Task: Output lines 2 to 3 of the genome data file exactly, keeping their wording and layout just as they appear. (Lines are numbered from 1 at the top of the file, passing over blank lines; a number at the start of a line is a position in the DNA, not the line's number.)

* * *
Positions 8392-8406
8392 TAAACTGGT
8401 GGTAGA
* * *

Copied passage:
8392 TAAACTGGT
8401 GGTAGA